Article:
'(1) Paramount clause.-- The Hague Rules , contained in the International Convention for the Unification of certain Rules of law relating to bills of lading dated Brussels, the 25th August 1924, as enacted in the country of the flag of the ship shall apply to this contract. When no such enactment is in force in the country of the flag of the ship, the terms of the said Convention shall apply. Nothing contained in this bill of lading shall be deemed to be a surrender by the carrier of any of his rights of immunities or an increase of any of its responsibility under the said Rules or enactments under any other statutory protection or exemption from or limitation of liability.
In case some questions or relationship between the carrier and the merchant are not governed by the said International Convention for the Unification of certain Rules of Law relating to bills of lading as enacted in the country of the flag of the ship, the Yugoslav Law and in particular the Yugoslav Law concerning contracts for the employment of sea going ships shall apply.'
5. In the application under Order 7 Rule 11 of the Code of Civil Procedure defendant Nos. 1 and 2 took the stand that since the suit was filed beyond one year from the date of the delivery they stood discharged of their liability for the loss due to short delivery under the aforesaid term in the contract of carriage incorporating Clause (vi) of Article 3 of the Hague Rules. In paragraph 31 of the plaint the plaintiff pleaded that cause of action for the suit arose first on June 17, 1979, and thereafter on May 29, 1980, as also on various dates mentioned in paragraphs 14 to 26 of the plaint which contained the correspondence betweenthe parties referred to hereinbefore. The application under Order 7 Rule 11 of the Code was strongly contested by the plaintiff on the ground that the plaint cannot be rejected so far as defendant Nos. 1 and 2 are concerned on the plaintiff's pleading itself and the question whether the suit is really barred or not must await taking of evidence on material points. The learned Judge by the order impugned has rejected the application under Order 7 Rule 11 of the Code and has upheld the plaintiff's objection holding that from the statements made in the plaint it cannot be said conclusively that the claim against the defendant Nos. 1 and 2 is barred by law and, as such, it will not be prudent at this stage without going into the evidence in details to reject the plaint on any such ground. Keeping open the issue as to whether the suit is really barred by law or not, he dismissed the application filed by the defendant Nos. 1 and 2. Feeling aggrieved, the defendant Nos. 1 and 2 have preferred the present revisional application.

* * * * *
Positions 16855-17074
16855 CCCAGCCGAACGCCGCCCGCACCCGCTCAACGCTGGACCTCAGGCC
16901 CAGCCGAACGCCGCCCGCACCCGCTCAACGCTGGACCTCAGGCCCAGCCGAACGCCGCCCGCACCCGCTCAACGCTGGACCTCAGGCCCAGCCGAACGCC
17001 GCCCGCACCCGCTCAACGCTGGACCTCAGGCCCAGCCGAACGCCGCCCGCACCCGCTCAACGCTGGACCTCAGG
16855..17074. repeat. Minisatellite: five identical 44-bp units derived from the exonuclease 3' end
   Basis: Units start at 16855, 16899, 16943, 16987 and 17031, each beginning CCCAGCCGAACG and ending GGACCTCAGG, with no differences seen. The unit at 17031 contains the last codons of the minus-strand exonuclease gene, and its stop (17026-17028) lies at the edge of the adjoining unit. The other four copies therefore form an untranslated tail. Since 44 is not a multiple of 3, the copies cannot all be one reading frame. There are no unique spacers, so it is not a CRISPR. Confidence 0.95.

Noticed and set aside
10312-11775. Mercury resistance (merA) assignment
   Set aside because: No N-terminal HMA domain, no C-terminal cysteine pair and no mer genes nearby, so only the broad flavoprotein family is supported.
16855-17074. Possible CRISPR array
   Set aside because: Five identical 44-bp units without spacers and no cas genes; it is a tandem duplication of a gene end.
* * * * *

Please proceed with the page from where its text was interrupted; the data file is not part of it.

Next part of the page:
6. Mr. Sarkar appearing in support of the present revisional application has strongly contended that since the defendant Nos. 1 and 2 stood discharged of their liability on the failure of the plaintiff to institute the suit within one year of the date of the delivery under the aforesaid clause of the contract of carriage incorporating the material clause of the Hague Rules, the learned Judge was in error inthinking that the issue cannot be decided without evidence. According to Mr. Sarkar, the learned Judge really failed to appreciate the true effect of such a clause and did not apply his mind to the plaintiff's pleading itself to see whether on the case pleaded by the plaintiff it can be said that the claim as against these defendants stood barred in view of the said clause. Mr. Sarkar has objected to the manner in which the learned Judge has disposed of the important issue by merely observing that the question as to whether the suit is barred or not cannot be decided without evidence but not giving any reasons as to how evidence becomes necessary when on the plaint itself the delivery was pleaded with admitted shortage on the issue of the short delivery certificate on September 29, 1979. Strong reliance is placed by Mr. Sarkar on two decisions of the Supreme Court in the cases of East and West Steamship Co. v. S. K.Ramlingam, : 3SCR820 and A. E. I. Lines Inc. v. J. Lopez, : AIR1972SC1405 . . Reliance is also placed by Mr. Sarkar on . Section 2 of the Indian Carriage of Goods by Sea Act, 1925.